This is exactly what we've been saying for some time, and what Andy and I made explicit, over and over again, in The Barbell Prescription.

    "Training happens on a individual timeline."

    The entire third section of the book is, in essence, the exposition of this philosophy and its practical application. Over and over we make, and have made, the point that intermediate programming requires a high degree of individualization, especially for Masters. We believe we made this point explicit not only in our exposition but in examples.

    Of course, it's easier to impeach the caricature of a general principle than it is to attack a nuanced and extensive examination of how this principle is actually applied in a hands-on coaching practice. I'll just leave that right there.

    I tried classic Texas method before that and as you would expect it was an unmitigated disaster. But, on a modified Texas method based on a 9 day cycle rather than 7 with volume day split, I made more progress in 3 months than I did with a year of I ainít doing jack shit 5/3/1.
    This reflects our experience nicely. (I don't know if Andy ever uses 5/3/1, but we have a variant of 5/3/1 at Greysteel that works for a few selected athletes, but only with significant modification, including the addition of more squat volume. Can you believe that shit?)

    Quote Originally Posted by Bbinck1 View Post
    So like everything else in life there are some basic principles that are factual, but the degree to which they hold across a population does vary. But really to me that is what makes this endeavor interesting.
    I could not agree more. It's a little like the difference between genotype and phenotype. There's the theoretical "Master"...and then there's the Master in front of you...or in the mirror. Watching how individual Masters evolve after the LP and become increasingly individualized and diverse in their programming is one of the really fascinating things about working with this very diverse and rewarding population.


    -
    Last edited by Jonathon Sullivan; 05-24-2018 at 04:51 PM. Reason: added some nuance

  8. #8
    Join Date
    Apr 2012
    Posts
    102

    Default

    Quote Originally Posted by Jonathon Sullivan View Post
    You know, there is just something about actually having a 58 year-old body, with 58 year-old knees, that just clarifies a lot of things about life, the universe, and intermediate programming for Masters.
    Truth!

  9. #9
    Join Date
    Nov 2016
    Posts
    161

    Default

    I'm going to agree with Andy on this one. My personal anecdotal experience is as follows:

    I'm 57 yrs old, 5'=7", and currently at 223 lbs. I'm still dropping weight from 245 in December and trying to get to 198 lb class. I currently compete in powerlifting as a master (55-59) and have a long history of training and competing. Over the last few years I have tried a few different training templates (5/3/1, Westside conjugate, Defranco's westside for skinny bastards, HLM). While they all worked to some degree with westside working best and 5/3/1 working least, the common thread was that the volume was beating me up. The AMRAP sets in 5/3/1 were too much volume + intensity. The DE lower body day recovery was preventing adequate performance on ME lower day, and the frequency of HLM was too much.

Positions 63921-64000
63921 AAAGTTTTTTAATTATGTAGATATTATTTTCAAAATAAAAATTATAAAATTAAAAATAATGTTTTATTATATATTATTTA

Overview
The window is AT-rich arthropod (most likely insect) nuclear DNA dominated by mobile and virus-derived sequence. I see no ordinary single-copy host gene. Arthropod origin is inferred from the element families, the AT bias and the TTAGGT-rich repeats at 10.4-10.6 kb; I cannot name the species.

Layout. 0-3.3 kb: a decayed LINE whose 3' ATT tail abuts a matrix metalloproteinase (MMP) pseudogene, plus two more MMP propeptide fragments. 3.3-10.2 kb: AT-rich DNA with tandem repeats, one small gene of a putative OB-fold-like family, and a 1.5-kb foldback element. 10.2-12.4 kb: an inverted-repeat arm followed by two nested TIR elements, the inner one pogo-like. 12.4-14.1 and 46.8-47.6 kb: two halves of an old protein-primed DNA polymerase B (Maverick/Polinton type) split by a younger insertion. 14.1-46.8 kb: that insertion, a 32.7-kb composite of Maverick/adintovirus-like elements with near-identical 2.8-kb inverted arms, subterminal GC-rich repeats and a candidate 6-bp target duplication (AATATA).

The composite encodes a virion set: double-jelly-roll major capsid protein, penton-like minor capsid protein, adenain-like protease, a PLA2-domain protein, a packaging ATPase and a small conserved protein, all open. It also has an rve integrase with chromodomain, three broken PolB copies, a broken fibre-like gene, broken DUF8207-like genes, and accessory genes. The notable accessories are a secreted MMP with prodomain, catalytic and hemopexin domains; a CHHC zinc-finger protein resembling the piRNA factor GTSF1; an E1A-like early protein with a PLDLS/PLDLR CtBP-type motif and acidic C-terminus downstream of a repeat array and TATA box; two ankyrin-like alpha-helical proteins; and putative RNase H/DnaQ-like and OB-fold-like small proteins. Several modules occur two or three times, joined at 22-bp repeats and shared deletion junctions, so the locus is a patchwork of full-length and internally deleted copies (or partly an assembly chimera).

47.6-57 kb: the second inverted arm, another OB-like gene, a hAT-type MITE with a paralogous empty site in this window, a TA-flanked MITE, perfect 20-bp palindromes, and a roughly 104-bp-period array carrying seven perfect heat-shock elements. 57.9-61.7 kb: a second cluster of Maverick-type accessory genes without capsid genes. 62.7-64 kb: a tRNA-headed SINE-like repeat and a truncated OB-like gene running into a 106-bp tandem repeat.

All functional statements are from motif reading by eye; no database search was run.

I started from scratch and did a 4 day a week LP upper/lower split for a few months and arrived at the following template which combines intensity and down set volume:

    Sunday
    Close Grip bench - heavy 5, comp. grip down 8, 10, 12
    Press - 3 x 5-8
    Dumbbell curl - 3 x 8-12
    Dumbbell row - 3 x 5-8

    Monday
    Squat - Cycled 1-5 reps, hibar down 2 x 8
    SLDL - 2 x 5 RPE 7
    Supinated pulldowns - 2 x 5-8

    Wednesday
    Bench Press - Cycled 1-5 reps, CG down 8,10,15
    Dips - 3 sets
    Tricep Pressdown - 3 x 5-15
    EZ Curl - 2 x 5-8

    Friday
    Deadlift - Cycled 1-5, SLDL down 2 x 5, RPE 9
    Bentover row - 2 x 5-8 RPE 8
    Unilateral leg press - 3 x 8-15
    Supinated pulldowns - 2 x 8-15

    I find that at my age I can either train at a high intensity/low volume or a low intensity/high volume. I cannot sustain high intensity/high volume for more than one week and cannot sustain medium intensity/high volume for more than three weeks.

  10. #10
    Join Date
    Jul 2017
    Posts
    36

    Default

    starting strength coach development program
    Quote Originally Posted by jbackos View Post
    I find that at my age I can either train at a high intensity/low volume or a low intensity/high volume. I cannot sustain high intensity/high volume for more than one week and cannot sustain medium intensity/high volume for more than three weeks.
    I think you won't find either BBM, SS, or TBP recommending high intensity/high volume or med intensity (define medium?)/high volume programs. BBM wants to actively train up the capacity to do more volume... if you're able to sustain X volume, they're simply saying that long-term development requires you to progressively train your body to sustain more than X over time. The numbers involved depend on the individual, including what is medium or high intensity/volume.

    Quote Originally Posted by Jonathan Sullivan
    This is exactly what we've been saying for some time, and what Andy and I made explicit, over and over again, in The Barbell Prescription.

    "Training happens on a individual timeline."
    Since the mantra of BBM is, above all, individual variation, you are in agreement.

    Quote Originally Posted by Jonathan Sullivan
    You know, there is just something about actually having a 58 year-old body, with 58 year-old knees, that just clarifies a lot of things about life, the universe, and intermediate programming for Masters.
    The second quote contradicts the first quote, what use is your personal experience when there's a lot of individual variation? Also, this implies that your younger partner, Andy Baker, wouldn't have this clarity despite his extensive coaching history with the demographic in question.



    There are definitely differences in the approaches of TBP and BBM but I don't see the value in caricaturing either side except for rhetorical purposes. You won't find BBM recommending high volume and never working at higher intensity, and likewise you won't find TBP recommending working up to a single once a week per lift and calling it a day.

Page 1 of 2 12 LastLast

Bookmarks

Posting Permissions

  • You may not post new threads
  • You may not post replies
  • You may not post attachments
  • You may not edit your posts
  •